MOBILE COUNTY, Ala. (WKRG) - On December 27, 1999, some children riding the bicycles they had just gotten for Christmas, made a gruesome discovery in some woods off Dauphin Island Parkway in the Hollinger’s Island area. They found the body of a woman who had been sexually assaulted and killed. But who was she?
“The more you know about the victim, the more likely you are to solve the crime,” says Sgt. Rusty Hardeman of the Mobile Police Department.
Police knew nothing about the victim at the time the body was found, and not much more almost two decades later.
The body was badly decomposed, but investigators were able to lift a fingerprint.
“She had had one minor arrest, several years before and that put her fingerprints in a system called AFIS,” Hardeman said. “Without that fingerprint, she may never have been identified.”
Police had a name, Gayle Ekstrom, and in time a couple of pictures, but little else. It turned out that the recently divorced 45-year-old took a few belongings and her dog and hopped in her car, leaving central Florida behind and looking for a new life, somewhere.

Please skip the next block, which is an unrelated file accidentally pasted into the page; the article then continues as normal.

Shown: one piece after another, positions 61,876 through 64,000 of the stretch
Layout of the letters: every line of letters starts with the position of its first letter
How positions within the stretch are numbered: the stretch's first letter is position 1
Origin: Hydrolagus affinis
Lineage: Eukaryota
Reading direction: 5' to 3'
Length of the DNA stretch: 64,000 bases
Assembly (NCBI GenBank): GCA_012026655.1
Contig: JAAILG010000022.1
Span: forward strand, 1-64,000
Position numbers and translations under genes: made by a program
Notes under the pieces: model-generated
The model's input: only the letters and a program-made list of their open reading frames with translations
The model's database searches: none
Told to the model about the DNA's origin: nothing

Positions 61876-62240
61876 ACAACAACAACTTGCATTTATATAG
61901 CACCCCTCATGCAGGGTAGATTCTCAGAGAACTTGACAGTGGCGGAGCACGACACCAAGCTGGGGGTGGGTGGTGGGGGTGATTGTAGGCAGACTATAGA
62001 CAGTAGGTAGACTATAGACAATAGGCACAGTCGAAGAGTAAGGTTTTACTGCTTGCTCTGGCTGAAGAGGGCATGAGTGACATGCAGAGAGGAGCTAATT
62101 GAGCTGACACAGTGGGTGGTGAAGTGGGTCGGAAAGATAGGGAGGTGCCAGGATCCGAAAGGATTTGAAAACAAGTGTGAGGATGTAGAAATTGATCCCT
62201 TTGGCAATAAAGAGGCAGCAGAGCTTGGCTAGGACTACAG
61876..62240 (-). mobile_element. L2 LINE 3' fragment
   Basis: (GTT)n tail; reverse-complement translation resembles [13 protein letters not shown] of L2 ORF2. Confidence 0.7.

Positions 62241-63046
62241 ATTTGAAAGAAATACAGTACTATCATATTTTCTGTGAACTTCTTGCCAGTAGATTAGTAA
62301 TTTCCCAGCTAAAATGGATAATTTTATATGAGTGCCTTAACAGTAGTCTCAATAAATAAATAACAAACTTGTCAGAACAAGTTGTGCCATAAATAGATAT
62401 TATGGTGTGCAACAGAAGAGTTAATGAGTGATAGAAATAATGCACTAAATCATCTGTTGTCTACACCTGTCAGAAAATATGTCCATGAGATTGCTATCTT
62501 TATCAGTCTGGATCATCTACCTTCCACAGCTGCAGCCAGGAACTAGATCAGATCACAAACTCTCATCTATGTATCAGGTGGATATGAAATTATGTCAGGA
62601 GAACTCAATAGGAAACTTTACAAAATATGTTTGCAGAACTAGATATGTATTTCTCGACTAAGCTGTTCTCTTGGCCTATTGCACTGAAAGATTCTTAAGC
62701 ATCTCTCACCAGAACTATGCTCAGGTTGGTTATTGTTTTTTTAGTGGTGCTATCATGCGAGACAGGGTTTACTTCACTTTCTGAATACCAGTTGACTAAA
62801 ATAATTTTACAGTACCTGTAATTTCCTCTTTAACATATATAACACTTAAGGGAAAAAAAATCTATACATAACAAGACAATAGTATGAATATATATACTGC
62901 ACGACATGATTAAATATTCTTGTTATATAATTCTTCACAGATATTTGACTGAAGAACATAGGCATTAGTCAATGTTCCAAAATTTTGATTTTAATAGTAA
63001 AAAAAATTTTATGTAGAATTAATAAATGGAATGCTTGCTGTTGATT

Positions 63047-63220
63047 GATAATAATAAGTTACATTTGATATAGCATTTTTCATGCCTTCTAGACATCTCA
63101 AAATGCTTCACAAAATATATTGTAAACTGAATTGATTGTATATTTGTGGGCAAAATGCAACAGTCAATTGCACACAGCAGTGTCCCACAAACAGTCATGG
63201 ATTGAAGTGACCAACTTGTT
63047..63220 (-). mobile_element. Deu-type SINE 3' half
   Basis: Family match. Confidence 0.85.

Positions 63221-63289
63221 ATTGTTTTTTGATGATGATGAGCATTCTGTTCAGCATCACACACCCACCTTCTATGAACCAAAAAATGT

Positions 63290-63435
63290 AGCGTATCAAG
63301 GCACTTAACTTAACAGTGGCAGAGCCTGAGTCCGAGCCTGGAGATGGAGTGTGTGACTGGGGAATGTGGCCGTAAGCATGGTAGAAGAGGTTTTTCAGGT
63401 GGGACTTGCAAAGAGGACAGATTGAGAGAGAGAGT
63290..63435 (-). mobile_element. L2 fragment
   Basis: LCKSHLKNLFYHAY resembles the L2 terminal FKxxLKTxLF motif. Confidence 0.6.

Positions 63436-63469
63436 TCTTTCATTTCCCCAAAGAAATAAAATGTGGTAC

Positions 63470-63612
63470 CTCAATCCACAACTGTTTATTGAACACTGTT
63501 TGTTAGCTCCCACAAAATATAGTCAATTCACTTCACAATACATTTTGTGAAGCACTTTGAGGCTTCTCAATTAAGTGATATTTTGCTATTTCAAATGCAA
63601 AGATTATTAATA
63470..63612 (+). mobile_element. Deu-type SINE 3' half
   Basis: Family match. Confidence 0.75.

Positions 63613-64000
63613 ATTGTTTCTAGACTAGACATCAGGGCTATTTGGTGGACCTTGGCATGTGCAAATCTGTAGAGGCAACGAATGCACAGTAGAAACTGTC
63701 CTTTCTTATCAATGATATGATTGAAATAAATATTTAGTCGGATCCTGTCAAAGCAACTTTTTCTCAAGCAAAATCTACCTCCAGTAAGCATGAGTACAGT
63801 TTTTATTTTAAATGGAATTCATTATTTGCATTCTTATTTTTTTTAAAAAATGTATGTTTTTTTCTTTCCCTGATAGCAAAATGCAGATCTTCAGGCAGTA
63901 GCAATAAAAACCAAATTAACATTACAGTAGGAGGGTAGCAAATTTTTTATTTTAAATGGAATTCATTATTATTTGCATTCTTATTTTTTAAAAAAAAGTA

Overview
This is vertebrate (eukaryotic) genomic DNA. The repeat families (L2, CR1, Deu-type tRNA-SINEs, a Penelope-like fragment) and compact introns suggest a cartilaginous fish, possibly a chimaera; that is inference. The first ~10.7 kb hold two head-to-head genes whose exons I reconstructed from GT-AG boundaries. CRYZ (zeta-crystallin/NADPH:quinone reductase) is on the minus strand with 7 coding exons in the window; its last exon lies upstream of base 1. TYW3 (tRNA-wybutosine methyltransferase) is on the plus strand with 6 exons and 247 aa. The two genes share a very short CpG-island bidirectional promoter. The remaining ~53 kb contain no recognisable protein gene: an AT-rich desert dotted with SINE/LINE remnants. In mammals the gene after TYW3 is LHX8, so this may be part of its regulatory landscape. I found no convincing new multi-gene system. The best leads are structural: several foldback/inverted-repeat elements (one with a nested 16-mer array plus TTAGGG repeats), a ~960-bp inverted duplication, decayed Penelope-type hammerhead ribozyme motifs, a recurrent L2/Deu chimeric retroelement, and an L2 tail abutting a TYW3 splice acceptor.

“We believe the reason she was in Mobile was that she just ran out of money,” Hardeman said.
Four days after Ekstrom’s body was found, her car was found burned behind a shopping center in Theodore, where a Sheriff’s Office substation is now located. There was no usable evidence in the car.
Hardeman says investigators usually work on a murder case from the victim on out. Who were her friends? Enemies? Neighbors? What were her habits? In Ekstrom'’s case, all dead-ends.
“You look at people’s relationships,” said Hardeman. “And the people who they have relationships may not be your suspects, they may not be who you’re looking at, but they can tell about that person’s life and the other people they dealt with and came in contact with. In this case, we just didn’t have that.”
Police determined Ekstrom had been in Mobile no more than a few weeks. The last place she was seen was at the Main Event, a bar on Highway 90 in Theodore. She was seen there one week before her body was found.
Recently Hardeman looked through a large file on the Ekstrom investigation. He says with the victim herself was a mystery of sorts, the road to her killer, so far, has proved impossible.
“Most victims and suspects have a connection and when you can find that connection you can find the reason for it,” he said. “And that is what leads to solving most cases.”
Hardeman says the killer likely told someone about the crime, and it will take someone coming forward, almost two decades after the killing, to solve the crime.
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